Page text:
The science of music

Yesterday the Dean of the College of Science, Dr. J. Murray Gibson, gave an awesome talk about the mathematical and physical foundations of music (slides are posted here). Part of what made the talk so enjoyable was that Dr. Gibson showed the audience what he was talking about by demonstrating his presentation’s main points by playing them out on a piano. This made the talk particularly artful and, in my opinion, much more effective than just a generic PowerPoint presentation.

A few interesting tidbits from the talk:

-The modern tuning of the piano (the equal tempered scale) was actually a compromise to allow for music to be played in different keys. This contrasts with the original ‘just tuning’ which provides a more pure (and mathematically accurate) sound but is only suitable for one scale at a time (C Major for example). The contrast is nicely summarized here and explained more fully here.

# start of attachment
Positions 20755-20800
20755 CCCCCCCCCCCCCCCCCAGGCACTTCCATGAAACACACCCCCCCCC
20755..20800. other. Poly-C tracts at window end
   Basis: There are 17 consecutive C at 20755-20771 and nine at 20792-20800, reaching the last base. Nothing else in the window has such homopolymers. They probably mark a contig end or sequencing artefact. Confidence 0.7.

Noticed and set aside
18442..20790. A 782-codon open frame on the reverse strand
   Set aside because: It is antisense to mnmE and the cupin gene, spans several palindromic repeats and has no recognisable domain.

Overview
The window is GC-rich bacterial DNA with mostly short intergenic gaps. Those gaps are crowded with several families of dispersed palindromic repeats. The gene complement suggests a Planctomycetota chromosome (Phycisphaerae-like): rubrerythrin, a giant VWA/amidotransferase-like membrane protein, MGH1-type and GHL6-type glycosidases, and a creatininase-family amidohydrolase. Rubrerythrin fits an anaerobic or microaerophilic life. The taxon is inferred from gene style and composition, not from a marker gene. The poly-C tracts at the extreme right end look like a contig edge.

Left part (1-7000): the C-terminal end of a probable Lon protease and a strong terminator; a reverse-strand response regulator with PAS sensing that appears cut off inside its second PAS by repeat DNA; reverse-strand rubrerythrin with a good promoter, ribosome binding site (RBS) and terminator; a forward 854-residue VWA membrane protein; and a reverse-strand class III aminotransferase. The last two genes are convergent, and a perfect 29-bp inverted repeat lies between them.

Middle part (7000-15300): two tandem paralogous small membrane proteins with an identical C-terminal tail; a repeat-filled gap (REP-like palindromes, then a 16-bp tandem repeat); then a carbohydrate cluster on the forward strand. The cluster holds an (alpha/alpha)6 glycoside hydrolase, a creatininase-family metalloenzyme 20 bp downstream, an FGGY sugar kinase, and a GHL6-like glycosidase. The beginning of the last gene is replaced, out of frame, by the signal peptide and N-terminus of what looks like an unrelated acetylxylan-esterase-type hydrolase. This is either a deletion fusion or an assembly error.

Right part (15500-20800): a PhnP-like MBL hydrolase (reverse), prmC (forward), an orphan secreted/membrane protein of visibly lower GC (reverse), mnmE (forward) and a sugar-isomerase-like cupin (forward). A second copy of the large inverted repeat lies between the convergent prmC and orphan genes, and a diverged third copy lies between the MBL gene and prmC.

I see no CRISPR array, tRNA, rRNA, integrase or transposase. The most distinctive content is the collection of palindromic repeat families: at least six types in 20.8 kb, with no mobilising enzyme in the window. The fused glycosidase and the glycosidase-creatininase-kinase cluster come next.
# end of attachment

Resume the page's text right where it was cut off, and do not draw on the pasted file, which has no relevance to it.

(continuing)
-The crushed note in blues music is an attempt to play a note that doesn’t exist on the modern piano. The ‘blues note’ falls between two notes and so the pianist plays both notes together to try to approximate the frequency of the true note.

 

Look for more posts from me about the intersection of science & art and about what makes a good presentation- I’m a big fan of both those topics.

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